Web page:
What is Assisted Living?
Assisted living is appropriate when a loved one requires assistance with two or more activities of daily living (ADL’s) to live safely. Activities of daily living include bathing, continence, dressing, eating, toileting and transferring. It’s also important to consider instrumental activities of daily living (IADL’s): communication, housework, finances, meal preparation, medication management, shopping and transportation.
For seniors that wish to remain in their home, they may opt for non-medical in-home care to help them with their IADL’s and ADL’s. Caregivers come into their home to provide assistance to keep their clients safe. The best part of this option is that a loved one can remain in their home. Other important factors to consider are: will the senior be safe at home alone when caregivers are not present, multiple caregivers, gaps in service due to weather & flu season and cost (average = $20-$25/hour). A final consideration is to hire an agency that is bonded and insured providing caregivers who have background checks, fingerprint clearances and are trained. Be careful when hiring independent or live-in caregivers as this can be a potential source of elder abuse.
If 24/7 supervision is required and 24/7 in-home care is not an option, licensed assisted living facilities (ALF’s) and assisted living homes (ALH’s) offer a safe solution. In these settings, certified caregivers assist their residents with ADLs’ to help them live safely. Although not licensed for intermittent nursing services, a home health agency (therapy) or hospice agency can follow your loved one and provide their service in an assisted living environment as ordered by a physician and approved by Medicare.
Licensed assisted living facilities are a great choice when a senior prefers their own apartment w/ private bath, restaurant-style dining, scheduled activities & transportation and a higher level of independence and socialization. In this setting, a resident usually must be able to transfer and be mobile on their own or with the assistance of no more than one caregiver. Costs include a “base rate” which includes rent, utilities, 3 meals per day, scheduled activities & transportation and weekly laundry & housekeeping. When care is required, a care plan is additional to the base rate and assessed by the facility’s nurse. Residency is month-to-month with 30-60 days written notice required prior to leaving. Small friendly pets are usually permitted provided that they have their most recent vaccinations and city license. A one-time “community fee” and pet fee are assessed as well. Costs of an ALF typically increase 2%-6% per year.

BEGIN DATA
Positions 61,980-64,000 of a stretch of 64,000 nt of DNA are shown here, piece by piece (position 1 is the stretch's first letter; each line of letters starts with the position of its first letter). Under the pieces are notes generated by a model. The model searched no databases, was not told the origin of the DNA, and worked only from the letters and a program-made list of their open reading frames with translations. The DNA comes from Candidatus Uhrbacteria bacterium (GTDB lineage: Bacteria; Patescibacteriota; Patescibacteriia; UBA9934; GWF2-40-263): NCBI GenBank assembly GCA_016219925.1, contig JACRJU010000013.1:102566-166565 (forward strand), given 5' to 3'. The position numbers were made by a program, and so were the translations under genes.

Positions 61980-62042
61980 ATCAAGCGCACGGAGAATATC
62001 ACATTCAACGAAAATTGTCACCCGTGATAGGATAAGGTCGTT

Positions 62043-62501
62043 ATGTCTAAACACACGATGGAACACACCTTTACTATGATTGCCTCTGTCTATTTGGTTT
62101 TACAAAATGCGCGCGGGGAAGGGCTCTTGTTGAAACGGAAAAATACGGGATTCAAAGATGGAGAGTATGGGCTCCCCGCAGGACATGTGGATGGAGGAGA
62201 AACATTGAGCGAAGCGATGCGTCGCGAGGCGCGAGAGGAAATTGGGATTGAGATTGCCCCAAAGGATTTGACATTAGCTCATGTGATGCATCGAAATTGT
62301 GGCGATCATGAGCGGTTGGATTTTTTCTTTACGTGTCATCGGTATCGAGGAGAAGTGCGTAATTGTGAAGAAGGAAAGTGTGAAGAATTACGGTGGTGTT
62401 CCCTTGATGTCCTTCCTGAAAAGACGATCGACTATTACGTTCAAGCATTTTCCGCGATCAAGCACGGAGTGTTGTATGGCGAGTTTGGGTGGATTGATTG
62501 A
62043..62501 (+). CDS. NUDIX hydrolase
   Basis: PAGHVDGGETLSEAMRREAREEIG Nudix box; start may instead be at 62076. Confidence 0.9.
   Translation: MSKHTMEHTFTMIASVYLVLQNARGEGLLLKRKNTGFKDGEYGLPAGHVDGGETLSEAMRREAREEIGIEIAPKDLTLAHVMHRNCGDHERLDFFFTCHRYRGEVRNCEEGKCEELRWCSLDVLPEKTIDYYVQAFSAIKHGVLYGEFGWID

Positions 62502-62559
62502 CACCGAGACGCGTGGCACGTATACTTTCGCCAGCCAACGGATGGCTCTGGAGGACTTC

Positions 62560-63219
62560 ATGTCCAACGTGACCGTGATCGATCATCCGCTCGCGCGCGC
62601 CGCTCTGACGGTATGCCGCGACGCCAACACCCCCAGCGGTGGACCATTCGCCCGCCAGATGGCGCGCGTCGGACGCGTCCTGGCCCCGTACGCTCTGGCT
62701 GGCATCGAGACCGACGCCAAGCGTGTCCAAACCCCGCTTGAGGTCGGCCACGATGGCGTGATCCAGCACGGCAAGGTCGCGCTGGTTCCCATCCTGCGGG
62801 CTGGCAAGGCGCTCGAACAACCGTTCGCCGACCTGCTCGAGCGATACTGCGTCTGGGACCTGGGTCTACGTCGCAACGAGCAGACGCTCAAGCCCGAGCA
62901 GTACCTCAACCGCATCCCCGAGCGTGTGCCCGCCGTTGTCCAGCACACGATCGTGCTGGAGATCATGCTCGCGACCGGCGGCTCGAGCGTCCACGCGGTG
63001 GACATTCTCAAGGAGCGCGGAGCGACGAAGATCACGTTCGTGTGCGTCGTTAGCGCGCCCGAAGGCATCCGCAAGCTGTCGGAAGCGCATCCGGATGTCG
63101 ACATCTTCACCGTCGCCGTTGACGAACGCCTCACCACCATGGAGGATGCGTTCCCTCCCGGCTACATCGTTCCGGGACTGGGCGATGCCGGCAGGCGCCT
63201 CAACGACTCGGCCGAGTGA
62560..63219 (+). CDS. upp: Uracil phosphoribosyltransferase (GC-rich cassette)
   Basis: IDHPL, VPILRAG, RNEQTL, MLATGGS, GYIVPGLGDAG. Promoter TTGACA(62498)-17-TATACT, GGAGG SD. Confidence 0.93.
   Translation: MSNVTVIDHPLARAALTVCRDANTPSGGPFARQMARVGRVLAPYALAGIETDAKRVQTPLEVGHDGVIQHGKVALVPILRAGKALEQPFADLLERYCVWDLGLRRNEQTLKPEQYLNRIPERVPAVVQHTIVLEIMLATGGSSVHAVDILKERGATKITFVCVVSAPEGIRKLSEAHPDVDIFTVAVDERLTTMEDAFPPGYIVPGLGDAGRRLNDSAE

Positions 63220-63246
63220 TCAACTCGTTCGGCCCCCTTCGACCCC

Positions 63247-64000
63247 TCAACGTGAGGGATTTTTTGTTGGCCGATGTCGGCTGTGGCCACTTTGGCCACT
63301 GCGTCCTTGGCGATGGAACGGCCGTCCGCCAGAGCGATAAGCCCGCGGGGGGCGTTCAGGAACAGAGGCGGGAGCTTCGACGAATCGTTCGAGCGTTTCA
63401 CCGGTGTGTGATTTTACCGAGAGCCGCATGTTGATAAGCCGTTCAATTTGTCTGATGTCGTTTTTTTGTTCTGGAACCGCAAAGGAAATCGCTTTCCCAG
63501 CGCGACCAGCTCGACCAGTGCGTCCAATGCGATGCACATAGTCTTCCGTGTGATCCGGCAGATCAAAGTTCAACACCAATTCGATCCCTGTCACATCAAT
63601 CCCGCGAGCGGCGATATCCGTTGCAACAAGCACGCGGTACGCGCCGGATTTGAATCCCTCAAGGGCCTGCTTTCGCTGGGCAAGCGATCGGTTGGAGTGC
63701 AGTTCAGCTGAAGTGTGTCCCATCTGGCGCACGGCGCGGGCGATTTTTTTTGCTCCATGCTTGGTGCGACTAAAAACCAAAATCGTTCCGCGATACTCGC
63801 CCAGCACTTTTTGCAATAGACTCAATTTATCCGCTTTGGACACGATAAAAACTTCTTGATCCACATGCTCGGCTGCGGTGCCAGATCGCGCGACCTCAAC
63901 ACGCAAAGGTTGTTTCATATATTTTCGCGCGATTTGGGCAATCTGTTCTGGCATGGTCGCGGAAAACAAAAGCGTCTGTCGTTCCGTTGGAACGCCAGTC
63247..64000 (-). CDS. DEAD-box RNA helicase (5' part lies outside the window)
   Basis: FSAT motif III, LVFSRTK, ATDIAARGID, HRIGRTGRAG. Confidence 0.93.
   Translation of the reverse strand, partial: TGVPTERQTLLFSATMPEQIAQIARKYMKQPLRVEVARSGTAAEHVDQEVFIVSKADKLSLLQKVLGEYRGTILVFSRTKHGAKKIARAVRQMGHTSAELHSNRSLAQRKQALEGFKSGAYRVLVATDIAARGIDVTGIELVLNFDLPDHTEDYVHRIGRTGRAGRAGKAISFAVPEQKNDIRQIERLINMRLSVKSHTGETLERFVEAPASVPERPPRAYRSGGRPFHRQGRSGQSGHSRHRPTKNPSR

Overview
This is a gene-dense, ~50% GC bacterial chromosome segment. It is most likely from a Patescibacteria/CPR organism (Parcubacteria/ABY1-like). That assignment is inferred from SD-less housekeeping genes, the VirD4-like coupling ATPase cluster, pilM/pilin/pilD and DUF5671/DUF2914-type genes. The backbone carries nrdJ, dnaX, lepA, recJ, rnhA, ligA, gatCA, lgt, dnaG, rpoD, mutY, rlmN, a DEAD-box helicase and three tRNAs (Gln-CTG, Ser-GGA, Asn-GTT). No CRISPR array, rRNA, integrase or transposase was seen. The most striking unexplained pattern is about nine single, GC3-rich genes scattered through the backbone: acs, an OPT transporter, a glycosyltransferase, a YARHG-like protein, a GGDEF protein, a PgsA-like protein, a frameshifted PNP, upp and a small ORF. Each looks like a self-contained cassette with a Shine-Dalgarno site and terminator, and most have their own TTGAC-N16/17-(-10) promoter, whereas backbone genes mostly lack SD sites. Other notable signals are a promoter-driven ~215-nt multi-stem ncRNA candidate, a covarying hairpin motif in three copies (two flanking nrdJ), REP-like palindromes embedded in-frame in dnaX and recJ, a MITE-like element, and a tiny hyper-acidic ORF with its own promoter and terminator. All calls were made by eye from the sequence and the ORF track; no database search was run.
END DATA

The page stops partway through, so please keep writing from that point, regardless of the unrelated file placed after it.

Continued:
Once families are introduced to the concept of an assisted living home (aka group home or residential care home), they may feel that this is a more appropriate setting for their loved one. This setting is a residential home licensed for no more than 10 residents. It is home-like, offering private and/or shared rooms, 1-2 certified caregivers on shift during the day and 1 awake at night, 3 home-cooked meals per day, laundry and housekeeping as needed and light activities. ALH’s are licensed and accountable to the same set of rules as ALF’s, and in some cases, can handle high levels of care such as maximum assists with transferring, bed-bound residents and feeding tubes. Many families appreciate the simple price structure as well. Most costs are included with the exception of medications and incontinence supplies. A one-time “move-in fee” may apply to cover hard costs to move in a new resident. Although this does not occur on an annual basis, costs may increase when there is a significant and unforeseen increase in level of care.
In summary, it’s important to look beyond what a family sees, hears and feels when touring assisted living options. The care history of a licensed ALF or ALH, and ability to meet the level of care for your loved one long-term, is critical to making a safe and educated placement decision.